By the time the vice-captain has things in control, there’s only enough time for the first team to have a net (i.e. see how hard they can hit ball back the new third teamers’ heads).
Weeks 4 to 10 – a.k.a. – the can’t be arsed period. From the thirty-odd people who turned up in the first two weeks, you’ll be lucky to get into double figures during this difficult period. The plus side is that everyone gets a good practice, the downside that your Cricket Wally is going to have to bowl and bat against more experienced players who actually know what they’re doing.
For a normal person, this would either be totally demoralising or provide valuable lessons, your Sad Cricket Obsessive is probably too deluded about his own abilities to worry about it. Blaming the unnatural surface rather than his line and length for his inability to trouble the first team opener and the artificial light rather than his technique for getting bowled every other ball.
Weeks 11 & 12 – Things will have probably moved back outside now, and attendees will have shot through the roof primarily because there’s no extra cost, but also because people have realised that the season is only a couple of weeks off and they can’t even remember where their bat it, let alone how to use it. The field will be too wet for anything other than a spell in the nets and these weeks will be dominated by those first teamers who couldn’t be arse had things on that stopped them making the indoor sessions.
The Cricket Wally will spend most of these two weeks standing at the back, tutting with the groundsman and opining that, if that’s their attitude then surely he and the hardy souls who turned up every week over winter should get preference when it comes to selection. But not loud enough so that anyone else can hear.
Just like buying your winter coat in summer, the best time to buy cricket gear is in the depths of winter. The Sad Cricket Obsessive will have hit the internet back in October and will have been, nigh on, constantly searching for bargains since. As well as shops trying to run their stock down, he’ll be keeping a close eye on eBay listings from other Cricket Wally’s selling things because of “retirement” (read: my wife has just realised how much cricket stuff I’ve got and is making me sell it so we can all fit in the dining room for Christmas dinner).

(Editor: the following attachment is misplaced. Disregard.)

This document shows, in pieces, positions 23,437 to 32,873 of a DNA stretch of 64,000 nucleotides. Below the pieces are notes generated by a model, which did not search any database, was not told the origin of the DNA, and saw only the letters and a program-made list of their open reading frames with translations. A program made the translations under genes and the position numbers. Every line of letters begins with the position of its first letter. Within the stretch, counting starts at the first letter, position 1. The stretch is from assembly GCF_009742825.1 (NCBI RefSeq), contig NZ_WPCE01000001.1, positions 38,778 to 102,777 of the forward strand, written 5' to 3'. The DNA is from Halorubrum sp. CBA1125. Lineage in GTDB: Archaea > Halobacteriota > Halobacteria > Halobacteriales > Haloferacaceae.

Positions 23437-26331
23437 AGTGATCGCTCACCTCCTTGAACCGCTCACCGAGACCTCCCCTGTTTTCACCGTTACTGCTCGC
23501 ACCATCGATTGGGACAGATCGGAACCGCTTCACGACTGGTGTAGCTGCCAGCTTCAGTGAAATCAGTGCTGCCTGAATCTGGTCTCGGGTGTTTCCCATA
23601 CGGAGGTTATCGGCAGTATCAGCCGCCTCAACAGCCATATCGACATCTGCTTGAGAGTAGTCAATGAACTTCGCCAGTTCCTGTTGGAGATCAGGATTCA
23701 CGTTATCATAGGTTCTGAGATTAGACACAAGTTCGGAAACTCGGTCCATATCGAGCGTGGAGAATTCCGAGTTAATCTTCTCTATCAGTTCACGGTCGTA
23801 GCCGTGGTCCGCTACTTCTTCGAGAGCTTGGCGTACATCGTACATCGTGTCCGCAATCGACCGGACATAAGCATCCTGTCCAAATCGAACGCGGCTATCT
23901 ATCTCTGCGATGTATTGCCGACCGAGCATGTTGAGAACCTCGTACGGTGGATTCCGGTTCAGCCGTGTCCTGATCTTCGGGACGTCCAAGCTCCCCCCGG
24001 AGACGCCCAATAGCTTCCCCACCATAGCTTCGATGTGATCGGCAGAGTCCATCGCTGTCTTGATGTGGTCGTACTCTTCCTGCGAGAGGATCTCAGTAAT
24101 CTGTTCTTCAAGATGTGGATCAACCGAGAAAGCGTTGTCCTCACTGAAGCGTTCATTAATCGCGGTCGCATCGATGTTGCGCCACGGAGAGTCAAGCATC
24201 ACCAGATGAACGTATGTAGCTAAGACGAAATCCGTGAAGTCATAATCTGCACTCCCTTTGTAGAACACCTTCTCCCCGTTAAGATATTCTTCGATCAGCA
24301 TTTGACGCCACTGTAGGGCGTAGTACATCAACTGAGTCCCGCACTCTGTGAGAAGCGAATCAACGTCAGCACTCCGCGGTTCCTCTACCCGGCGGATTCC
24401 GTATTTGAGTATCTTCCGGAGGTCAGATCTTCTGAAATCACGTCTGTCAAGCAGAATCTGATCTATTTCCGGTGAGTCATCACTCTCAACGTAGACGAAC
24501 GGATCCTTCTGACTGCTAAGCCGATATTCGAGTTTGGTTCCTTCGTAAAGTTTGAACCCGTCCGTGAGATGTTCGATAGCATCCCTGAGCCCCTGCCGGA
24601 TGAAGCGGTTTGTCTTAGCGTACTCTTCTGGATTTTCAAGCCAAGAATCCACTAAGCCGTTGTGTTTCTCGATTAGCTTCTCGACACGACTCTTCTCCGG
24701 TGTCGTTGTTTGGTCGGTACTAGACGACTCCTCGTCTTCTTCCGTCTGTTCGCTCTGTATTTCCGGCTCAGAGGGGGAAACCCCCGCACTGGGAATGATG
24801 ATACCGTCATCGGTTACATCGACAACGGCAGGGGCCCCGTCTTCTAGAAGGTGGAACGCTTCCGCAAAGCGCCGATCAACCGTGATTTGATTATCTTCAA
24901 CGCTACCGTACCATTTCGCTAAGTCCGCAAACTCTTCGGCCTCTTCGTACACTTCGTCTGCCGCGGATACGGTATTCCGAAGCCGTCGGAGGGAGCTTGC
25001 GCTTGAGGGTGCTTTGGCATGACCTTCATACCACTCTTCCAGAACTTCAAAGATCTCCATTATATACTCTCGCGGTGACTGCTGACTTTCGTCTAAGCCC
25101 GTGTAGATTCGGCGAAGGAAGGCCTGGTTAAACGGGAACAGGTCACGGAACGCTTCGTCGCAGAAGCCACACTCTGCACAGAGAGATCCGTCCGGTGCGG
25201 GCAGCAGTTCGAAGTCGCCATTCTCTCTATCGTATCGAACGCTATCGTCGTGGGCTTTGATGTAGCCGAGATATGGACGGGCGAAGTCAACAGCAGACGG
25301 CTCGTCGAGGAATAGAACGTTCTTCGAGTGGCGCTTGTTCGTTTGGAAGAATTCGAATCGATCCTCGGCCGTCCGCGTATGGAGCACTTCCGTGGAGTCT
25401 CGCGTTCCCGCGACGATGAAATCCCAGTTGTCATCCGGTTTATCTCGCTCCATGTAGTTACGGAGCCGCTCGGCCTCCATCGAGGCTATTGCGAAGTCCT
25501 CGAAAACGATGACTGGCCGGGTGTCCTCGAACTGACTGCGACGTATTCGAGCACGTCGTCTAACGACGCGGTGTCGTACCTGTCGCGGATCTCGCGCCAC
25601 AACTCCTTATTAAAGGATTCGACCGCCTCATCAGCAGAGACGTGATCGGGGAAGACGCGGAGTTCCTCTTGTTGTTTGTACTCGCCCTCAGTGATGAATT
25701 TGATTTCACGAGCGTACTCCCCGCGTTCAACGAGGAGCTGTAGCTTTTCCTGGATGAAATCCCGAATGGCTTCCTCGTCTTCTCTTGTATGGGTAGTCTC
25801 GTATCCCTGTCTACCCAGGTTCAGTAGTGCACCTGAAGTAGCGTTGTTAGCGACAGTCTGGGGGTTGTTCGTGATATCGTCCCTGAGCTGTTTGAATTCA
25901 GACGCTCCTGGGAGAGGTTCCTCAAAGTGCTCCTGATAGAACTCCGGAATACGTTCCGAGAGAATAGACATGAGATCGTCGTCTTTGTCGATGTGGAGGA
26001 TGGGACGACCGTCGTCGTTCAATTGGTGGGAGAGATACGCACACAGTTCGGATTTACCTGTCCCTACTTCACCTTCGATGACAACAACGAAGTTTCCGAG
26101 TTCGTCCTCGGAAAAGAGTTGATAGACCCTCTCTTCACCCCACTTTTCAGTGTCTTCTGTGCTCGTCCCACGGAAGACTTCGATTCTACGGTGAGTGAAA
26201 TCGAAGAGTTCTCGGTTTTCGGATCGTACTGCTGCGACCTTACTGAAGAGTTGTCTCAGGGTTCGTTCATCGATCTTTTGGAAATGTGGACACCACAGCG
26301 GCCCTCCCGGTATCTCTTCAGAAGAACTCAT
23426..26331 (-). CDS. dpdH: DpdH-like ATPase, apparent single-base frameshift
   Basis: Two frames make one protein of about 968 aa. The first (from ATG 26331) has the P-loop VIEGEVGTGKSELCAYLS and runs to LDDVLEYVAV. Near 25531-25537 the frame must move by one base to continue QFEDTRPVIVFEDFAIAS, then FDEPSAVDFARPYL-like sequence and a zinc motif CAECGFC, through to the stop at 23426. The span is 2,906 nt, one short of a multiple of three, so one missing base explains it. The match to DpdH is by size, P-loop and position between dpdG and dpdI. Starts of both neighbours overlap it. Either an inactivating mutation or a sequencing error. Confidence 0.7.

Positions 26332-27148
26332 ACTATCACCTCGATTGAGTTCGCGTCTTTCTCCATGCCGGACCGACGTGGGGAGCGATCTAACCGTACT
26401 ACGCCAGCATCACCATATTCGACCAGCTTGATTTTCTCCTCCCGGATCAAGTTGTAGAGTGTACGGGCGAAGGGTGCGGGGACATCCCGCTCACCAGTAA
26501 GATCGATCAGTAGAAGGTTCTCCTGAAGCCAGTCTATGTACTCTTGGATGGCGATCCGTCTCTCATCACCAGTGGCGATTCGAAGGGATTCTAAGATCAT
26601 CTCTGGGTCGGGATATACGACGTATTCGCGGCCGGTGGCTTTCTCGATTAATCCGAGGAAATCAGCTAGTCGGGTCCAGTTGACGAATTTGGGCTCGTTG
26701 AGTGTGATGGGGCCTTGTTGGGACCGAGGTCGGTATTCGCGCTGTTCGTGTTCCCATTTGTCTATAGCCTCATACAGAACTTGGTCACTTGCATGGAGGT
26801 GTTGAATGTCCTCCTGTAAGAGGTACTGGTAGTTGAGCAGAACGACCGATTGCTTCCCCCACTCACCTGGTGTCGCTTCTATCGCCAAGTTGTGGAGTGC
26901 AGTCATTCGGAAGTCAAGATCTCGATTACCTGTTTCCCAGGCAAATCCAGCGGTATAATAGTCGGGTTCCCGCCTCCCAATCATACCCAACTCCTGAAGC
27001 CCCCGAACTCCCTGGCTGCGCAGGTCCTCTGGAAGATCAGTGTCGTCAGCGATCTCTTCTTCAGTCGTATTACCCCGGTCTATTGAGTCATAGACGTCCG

The smart Cricket Wally will be fully stocked up by November. New gloves and pads bagged in the post season sales and a barely used top of the range bat snaffled for less than half what the previous Sad Cricket Obsessive owner paid for it were just what he needed to top up what was left of last season’s kit. But then the emails start…
Because there’s a reason those shops were running down their stocks and the other obsessives clearing out their kit bags (other than the rollocking they got off their other halves). Cricket companies are smart and November is the time that next season’s brand new kit hits the shelves.
Mostly, it’s just the same old crap with new stickers on it. But something in the marketing blurb, the shininess or just a geeky obsession with new kit draws them in. Before they know it they’re listing all their stuff on eBay, claiming they’re only selling it because of retirement (i.e. there’s nowt wrong with it), to clear that massive hole in their credit card balance that was supposed to pay for Christmas.
Still, it’ll soon be summer and whilst they might be walking around with a whiff of “all the gear and no idea” about them no other Cricket Wally will look quite as good as they do.
See you at stumps…